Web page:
The Defense Department stated that it believed releasing the study could provoke concerns among military members and their families, especially those who are deployed at stations with the high risk of sexual assaults, USA Today reported.
On July 24, the RAND Corporation provided a draft of the study they conducted to the US Defense Department, which then decided not to publish the document.
As a member of a Pentagon committee looking at sexual assault in the military, I studied consent and the physical violence here seems nonconsensual even if you think someone could consent to such an assault, even in the context of a consensual relationship.— Jill Wine-Banks (@JillWineBanks) May 8, 2018
The RAND Cooperation said it stands by the conclusions of the study, but it made several changes to the final version of the document. The revised study along with supplemental documentation to clarify its results was received by the Defense Department in July 2016.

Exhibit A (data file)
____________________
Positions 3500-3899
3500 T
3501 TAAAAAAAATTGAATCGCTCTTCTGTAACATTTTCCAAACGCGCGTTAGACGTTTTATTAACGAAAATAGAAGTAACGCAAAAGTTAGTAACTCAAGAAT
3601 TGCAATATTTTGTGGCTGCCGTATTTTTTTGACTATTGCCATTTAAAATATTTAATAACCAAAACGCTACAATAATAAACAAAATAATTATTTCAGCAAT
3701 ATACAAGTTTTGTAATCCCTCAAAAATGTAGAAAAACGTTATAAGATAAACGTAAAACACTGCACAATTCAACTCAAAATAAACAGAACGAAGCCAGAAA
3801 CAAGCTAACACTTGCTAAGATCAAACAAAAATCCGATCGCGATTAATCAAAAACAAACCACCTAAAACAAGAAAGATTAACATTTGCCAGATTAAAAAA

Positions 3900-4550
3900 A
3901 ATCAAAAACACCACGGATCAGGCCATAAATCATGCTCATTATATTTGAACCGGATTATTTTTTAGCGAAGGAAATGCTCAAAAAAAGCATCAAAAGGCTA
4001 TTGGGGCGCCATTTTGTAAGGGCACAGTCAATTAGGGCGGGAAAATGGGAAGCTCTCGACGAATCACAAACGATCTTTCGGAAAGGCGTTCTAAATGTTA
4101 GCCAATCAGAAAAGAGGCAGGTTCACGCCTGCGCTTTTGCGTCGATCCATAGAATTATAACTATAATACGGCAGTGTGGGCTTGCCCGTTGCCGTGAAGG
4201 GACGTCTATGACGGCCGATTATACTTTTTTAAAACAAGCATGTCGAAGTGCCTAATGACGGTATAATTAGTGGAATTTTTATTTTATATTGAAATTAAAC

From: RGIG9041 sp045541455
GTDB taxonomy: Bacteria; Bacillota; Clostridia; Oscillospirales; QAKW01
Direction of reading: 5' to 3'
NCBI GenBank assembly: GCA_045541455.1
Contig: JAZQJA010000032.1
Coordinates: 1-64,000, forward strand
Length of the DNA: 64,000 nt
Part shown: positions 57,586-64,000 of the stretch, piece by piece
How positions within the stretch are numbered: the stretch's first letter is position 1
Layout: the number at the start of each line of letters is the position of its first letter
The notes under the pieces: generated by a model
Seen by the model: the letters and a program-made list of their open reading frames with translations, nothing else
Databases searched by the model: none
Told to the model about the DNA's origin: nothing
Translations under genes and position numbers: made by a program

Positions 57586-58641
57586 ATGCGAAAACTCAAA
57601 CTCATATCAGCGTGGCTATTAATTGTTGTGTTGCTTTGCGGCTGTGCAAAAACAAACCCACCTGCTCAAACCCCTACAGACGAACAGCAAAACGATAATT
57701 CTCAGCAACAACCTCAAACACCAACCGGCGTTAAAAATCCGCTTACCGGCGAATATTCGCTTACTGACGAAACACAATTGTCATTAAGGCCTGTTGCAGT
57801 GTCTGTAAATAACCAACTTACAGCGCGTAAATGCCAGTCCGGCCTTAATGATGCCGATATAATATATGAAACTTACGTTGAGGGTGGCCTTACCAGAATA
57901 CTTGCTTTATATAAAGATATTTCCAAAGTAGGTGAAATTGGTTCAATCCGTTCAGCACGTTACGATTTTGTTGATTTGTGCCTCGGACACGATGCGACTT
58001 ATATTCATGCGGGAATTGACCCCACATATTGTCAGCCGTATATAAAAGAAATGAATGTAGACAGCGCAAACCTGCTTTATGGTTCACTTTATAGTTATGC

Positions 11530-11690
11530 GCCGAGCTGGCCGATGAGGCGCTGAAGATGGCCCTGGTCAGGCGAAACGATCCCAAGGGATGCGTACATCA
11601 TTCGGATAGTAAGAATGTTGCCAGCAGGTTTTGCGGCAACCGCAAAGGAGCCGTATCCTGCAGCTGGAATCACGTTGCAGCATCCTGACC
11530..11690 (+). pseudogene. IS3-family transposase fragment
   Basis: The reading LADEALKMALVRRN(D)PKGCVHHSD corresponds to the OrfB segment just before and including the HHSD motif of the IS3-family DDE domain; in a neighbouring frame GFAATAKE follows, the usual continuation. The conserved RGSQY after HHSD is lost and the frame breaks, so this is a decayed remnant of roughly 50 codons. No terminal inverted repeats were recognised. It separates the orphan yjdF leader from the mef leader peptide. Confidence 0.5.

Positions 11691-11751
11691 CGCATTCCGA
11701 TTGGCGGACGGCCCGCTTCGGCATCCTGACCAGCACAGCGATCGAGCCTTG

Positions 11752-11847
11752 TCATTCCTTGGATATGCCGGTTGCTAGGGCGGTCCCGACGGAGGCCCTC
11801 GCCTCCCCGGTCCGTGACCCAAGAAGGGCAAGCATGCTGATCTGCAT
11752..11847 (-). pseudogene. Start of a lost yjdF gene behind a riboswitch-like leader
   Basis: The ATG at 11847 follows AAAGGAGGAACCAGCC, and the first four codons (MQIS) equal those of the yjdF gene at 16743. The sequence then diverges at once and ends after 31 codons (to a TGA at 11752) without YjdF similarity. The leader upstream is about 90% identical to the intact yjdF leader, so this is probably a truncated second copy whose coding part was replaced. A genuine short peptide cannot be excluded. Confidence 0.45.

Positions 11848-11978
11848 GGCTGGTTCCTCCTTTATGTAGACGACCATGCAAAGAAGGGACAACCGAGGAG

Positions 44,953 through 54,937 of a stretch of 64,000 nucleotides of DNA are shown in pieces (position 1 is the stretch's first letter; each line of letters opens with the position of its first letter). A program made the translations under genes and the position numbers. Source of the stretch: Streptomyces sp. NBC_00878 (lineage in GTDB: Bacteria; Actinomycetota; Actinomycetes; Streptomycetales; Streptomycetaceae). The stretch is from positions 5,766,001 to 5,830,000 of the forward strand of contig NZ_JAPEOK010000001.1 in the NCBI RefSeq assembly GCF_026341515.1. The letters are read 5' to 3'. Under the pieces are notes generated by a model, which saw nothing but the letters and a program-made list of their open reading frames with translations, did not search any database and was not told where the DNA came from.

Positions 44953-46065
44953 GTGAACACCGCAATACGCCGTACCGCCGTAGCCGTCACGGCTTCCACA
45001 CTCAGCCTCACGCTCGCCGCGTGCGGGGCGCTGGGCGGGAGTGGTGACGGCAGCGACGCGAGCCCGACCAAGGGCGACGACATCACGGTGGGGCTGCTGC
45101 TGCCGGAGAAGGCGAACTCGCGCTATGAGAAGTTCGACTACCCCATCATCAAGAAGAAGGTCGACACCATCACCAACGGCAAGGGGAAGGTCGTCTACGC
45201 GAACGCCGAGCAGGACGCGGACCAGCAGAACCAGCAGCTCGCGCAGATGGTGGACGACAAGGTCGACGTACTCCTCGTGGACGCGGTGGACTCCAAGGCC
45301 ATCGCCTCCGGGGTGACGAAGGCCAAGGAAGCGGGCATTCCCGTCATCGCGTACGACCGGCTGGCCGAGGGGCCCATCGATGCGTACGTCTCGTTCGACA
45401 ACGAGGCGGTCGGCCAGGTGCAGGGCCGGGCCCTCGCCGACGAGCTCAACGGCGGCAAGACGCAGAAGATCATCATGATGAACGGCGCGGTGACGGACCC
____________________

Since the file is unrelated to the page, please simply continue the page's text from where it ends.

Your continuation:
The media report did not reveal the findings of the research, but noted the results of the latest Defense Department survey that revealed sexual assaults among US troops increased by nearly 10 percent in 2017.
A Pentagon report says in 2016 about 58% of service members who reported sex assault faced retaliation. Military sexual trauma survivors were outside of the Pentagon speaking out about what they say is an epidemic in the military.#MeTooMilitary pic.twitter.com/zezLT4V1sV— Kathy Stewart (@KathyPStewart) January 8, 2018
USAF vet says a neurologist assaulted her and 4 other women, escaping a court-martial conviction before eventually losing his license.— Alejandro Alvarez (@aletweetsnews) January 8, 2018
"I will forever live with the guilt of not speaking louder for all the other women who got hurt by him."#MeTooMilitary (🎥: @FordFischer) pic.twitter.com/gfauhWLGfx